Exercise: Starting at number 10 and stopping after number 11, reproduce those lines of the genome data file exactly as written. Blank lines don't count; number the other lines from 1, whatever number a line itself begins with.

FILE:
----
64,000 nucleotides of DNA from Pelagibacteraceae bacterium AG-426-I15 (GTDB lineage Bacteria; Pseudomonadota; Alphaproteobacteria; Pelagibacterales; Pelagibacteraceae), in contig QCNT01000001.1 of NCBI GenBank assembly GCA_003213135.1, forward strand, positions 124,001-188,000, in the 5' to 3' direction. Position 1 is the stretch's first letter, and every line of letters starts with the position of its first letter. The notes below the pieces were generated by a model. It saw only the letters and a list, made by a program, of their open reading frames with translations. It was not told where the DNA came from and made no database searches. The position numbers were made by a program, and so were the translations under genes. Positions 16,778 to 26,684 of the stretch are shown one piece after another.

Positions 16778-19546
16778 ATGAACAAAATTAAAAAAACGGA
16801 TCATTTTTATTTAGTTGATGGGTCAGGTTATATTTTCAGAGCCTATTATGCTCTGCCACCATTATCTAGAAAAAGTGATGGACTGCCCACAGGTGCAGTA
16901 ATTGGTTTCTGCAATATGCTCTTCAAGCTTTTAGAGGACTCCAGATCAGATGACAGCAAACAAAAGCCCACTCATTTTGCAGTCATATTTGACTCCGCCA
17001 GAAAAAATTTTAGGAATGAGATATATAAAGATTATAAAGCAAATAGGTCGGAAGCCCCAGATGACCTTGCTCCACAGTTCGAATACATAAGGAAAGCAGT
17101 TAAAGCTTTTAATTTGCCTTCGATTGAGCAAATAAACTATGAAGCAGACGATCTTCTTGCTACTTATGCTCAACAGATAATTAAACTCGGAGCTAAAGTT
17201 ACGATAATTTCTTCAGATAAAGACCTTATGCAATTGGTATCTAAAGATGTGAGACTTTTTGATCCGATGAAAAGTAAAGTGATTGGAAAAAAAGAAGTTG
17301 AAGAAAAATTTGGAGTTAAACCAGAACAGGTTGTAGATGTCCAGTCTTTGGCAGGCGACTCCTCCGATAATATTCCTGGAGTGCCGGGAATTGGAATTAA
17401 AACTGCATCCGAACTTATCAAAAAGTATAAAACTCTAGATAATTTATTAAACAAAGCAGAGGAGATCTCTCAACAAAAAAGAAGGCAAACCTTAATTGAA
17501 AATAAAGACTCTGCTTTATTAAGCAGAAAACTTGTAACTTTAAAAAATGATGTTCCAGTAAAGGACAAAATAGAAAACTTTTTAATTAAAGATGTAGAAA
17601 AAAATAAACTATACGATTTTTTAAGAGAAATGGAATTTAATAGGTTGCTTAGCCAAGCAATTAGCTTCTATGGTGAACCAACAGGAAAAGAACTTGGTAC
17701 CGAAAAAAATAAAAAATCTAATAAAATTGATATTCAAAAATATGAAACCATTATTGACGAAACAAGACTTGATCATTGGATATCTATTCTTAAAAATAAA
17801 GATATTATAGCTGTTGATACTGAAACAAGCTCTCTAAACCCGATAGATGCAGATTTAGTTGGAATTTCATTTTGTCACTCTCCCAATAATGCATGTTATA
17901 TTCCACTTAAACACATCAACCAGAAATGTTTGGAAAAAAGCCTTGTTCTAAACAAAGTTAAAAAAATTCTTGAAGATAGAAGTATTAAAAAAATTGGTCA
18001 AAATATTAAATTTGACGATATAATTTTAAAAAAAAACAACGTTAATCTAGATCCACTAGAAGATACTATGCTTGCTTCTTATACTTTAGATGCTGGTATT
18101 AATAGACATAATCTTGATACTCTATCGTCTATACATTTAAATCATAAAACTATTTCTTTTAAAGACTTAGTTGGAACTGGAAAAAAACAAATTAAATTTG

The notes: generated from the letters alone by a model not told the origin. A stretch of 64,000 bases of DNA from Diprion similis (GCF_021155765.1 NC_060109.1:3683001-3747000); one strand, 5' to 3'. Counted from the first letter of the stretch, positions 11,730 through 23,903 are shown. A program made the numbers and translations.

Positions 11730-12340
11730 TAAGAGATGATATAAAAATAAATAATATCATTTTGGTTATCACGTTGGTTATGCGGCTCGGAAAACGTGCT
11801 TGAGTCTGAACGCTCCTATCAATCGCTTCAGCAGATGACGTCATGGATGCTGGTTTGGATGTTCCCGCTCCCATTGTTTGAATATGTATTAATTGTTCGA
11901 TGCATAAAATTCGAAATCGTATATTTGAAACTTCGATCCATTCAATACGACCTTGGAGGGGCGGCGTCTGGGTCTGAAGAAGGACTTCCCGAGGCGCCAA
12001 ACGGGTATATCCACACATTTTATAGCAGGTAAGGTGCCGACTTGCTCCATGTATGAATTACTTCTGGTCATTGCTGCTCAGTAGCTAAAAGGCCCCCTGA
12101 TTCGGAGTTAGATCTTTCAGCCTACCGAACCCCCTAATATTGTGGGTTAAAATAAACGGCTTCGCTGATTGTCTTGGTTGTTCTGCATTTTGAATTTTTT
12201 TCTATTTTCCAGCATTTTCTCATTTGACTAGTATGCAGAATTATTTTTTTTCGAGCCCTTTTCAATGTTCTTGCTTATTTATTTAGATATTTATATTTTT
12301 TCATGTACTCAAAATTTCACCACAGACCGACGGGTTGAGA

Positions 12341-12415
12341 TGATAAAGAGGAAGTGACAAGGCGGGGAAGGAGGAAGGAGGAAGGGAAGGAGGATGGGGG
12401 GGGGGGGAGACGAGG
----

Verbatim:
17401 AACTGCATCCGAACTTATCAAAAAGTATAAAACTCTAGATAATTTATTAAACAAAGCAGAGGAGATCTCTCAACAAAAAAGAAGGCAAACCTTAATTGAA
17501 AATAAAGACTCTGCTTTATTAAGCAGAAAACTTGTAACTTTAAAAAATGATGTTCCAGTAAAGGACAAAATAGAAAACTTTTTAATTAAAGATGTAGAAA